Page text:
Stable Water Isotope Dynamics Can Constrain GCM Convective Processes during the MJO

Friday, 19 December 2014: 11:20 AM
Obbe Tuinenburg1, Camille M Risi1, Jean-Lionel Lacour2 and Matthias Schneider3, (1)LMD, Paris, France, (2)Université Libre de Bruxelles, Brussels, Belgium, (3)Karlsruhe Institute of Technology, Karlsruhe, Germany
This research aims to improve the representation of convective processes during the Madden-Julian oscillation (MJO) and other modes of intra-seasonal variability in the LMDZ atmospheric models, by making use of joint δD and H2O (vapor) measurements.

In addition to atmospheric drying and wetting derived from the humidity measurements, the additional δD measurements provide enrichment and depletion information. This information is used to distinguish between different moistening and drying processes. For example, moistening due to ocean surface evaporation and due to rain re-evaporation can be distinguished, as re-evaporating moisture is more depleted in δD than surface evaporation.

We use mid-tropospheric IASI satellite δD and H2O measurements to determine the humidity and δD evolution during about eight MJO events from 2010-2012 (including those monitored during the CINDY/DYNAMO campaign). Moreover, these evolutions are compared to the standard isotope enabled LMDZ GCM, as well as to sensitivity tests of key parameters (cold pool representation, precipitation efficiency, droplet size and fall speed, etc.) in the convection scheme.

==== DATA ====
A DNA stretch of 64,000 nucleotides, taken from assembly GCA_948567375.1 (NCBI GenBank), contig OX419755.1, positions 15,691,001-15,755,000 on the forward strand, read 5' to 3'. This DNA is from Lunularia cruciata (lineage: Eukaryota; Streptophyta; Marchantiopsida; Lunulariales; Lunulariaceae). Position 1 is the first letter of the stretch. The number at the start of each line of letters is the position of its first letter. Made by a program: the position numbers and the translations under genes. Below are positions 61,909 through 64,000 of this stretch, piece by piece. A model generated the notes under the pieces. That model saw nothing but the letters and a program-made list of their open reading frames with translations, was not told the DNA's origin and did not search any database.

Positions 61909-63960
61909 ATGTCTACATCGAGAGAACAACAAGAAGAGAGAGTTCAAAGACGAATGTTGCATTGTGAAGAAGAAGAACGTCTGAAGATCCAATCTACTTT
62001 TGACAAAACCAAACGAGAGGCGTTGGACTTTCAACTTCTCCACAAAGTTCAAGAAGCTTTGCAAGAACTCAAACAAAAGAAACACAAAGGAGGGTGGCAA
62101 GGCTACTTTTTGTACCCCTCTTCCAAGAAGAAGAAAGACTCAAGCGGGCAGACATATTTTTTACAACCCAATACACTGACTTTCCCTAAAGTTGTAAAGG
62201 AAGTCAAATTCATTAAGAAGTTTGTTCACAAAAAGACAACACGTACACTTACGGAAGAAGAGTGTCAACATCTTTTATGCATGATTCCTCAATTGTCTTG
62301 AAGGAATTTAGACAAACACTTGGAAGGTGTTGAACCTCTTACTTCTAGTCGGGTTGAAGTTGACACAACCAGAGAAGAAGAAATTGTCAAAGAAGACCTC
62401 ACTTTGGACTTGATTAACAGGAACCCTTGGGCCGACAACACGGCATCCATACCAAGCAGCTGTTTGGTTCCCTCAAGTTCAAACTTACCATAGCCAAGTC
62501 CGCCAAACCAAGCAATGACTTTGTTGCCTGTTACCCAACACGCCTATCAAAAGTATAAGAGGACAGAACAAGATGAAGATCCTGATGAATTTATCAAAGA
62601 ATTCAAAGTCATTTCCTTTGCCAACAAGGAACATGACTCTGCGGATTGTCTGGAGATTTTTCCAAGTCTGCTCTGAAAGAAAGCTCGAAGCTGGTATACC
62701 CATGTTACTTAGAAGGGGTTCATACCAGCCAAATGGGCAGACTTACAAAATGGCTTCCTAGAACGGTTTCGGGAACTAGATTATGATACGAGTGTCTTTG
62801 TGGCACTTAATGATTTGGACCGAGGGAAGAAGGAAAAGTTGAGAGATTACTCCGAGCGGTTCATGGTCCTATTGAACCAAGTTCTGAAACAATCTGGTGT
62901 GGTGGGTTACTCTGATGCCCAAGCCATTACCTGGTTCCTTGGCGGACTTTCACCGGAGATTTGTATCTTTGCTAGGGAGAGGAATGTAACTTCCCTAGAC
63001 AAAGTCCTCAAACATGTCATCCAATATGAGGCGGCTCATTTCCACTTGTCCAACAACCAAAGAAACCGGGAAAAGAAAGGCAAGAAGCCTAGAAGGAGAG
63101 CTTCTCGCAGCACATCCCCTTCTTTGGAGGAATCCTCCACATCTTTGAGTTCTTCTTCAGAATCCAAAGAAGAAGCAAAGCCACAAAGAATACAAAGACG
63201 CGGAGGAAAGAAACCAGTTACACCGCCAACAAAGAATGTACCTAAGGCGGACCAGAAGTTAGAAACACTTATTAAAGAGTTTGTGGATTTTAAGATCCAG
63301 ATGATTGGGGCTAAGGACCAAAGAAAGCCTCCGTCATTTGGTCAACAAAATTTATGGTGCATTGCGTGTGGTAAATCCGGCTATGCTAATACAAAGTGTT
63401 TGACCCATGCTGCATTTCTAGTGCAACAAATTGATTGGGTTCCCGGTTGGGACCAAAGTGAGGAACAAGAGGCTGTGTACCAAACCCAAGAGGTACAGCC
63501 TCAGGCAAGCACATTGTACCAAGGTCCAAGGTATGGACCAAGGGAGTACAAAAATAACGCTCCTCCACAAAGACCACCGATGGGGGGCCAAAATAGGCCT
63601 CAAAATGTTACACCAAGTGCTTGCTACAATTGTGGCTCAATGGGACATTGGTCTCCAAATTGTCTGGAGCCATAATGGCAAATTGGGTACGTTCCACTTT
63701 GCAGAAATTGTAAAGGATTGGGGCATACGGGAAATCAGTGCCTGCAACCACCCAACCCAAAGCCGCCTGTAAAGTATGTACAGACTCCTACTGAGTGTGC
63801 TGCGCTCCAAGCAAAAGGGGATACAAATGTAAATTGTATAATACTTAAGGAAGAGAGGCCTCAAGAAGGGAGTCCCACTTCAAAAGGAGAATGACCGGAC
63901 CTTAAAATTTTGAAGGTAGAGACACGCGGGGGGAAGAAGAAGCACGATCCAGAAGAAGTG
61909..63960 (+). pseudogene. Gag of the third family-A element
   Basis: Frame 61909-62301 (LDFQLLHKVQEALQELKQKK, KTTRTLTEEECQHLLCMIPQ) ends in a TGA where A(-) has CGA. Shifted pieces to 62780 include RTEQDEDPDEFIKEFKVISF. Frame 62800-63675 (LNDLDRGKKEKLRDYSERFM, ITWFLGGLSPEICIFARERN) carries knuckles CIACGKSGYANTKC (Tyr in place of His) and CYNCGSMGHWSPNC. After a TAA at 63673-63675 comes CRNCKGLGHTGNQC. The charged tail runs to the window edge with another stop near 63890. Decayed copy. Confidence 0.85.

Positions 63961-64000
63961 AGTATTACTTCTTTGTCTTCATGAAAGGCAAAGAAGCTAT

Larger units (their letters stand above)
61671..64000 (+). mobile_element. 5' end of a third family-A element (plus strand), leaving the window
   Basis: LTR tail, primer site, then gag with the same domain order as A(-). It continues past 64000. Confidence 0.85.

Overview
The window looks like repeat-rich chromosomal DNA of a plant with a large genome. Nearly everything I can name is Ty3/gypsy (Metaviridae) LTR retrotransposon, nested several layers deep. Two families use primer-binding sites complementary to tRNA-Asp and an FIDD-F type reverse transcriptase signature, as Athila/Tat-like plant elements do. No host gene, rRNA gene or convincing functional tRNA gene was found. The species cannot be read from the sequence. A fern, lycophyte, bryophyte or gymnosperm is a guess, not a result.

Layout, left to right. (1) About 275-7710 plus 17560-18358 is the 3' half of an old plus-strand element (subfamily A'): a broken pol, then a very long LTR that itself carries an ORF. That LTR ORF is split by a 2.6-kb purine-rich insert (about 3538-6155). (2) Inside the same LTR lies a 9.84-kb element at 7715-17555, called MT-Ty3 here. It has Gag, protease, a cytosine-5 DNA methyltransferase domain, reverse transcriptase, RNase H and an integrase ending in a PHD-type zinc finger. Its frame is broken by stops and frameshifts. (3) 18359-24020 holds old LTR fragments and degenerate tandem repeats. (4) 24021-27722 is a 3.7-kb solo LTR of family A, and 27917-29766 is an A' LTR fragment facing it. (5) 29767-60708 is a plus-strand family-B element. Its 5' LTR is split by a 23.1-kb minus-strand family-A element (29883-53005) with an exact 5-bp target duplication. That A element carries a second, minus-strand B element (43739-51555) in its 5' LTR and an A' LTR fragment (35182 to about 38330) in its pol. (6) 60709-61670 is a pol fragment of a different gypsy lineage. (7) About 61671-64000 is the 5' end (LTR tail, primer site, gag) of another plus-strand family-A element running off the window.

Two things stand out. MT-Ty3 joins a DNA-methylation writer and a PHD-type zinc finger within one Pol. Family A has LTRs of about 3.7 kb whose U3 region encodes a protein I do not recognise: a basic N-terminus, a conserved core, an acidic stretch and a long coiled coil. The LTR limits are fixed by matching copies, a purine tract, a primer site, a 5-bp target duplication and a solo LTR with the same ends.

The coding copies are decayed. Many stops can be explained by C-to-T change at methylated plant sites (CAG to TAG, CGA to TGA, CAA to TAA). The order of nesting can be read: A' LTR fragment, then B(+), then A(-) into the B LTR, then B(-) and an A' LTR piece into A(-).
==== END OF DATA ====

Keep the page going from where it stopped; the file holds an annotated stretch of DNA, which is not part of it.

The IASI measurements over the Indian ocean suggest that from 20 days to 5 days before the MJO peak, the main moisture source is oceanic surface evaporation, which is advected upwards by shallow convection. During the 5 days around the MJO peak, the moisture evolution is dominated by deep convection. Most inter-event variability occurs 5 to 10 days after the event, when 75% of the events are dominated by large scale condensation, while convection dominate the remaining quarter of the events. After this, the advection of relatively dry and enriched air brings back the state to the mean. Over the Maritime continent, similar δD-H2O dynamics occur, but the variability of advected moisture dominates the inter-event variability.

The model captures the δD and H2O dynamics of the MJO reasonably well. However, over the Indian ocean, the timing of the modeled depletion peak is too soon after the MJO peak. Initial results of sensitivity tests shows that parameters controlling rain re-evaporation rates have a significant influence on this timing of the δD minimum. Further sensitivity tests will be presented, together with the usefulness of δD and H2O data to understand the MJO.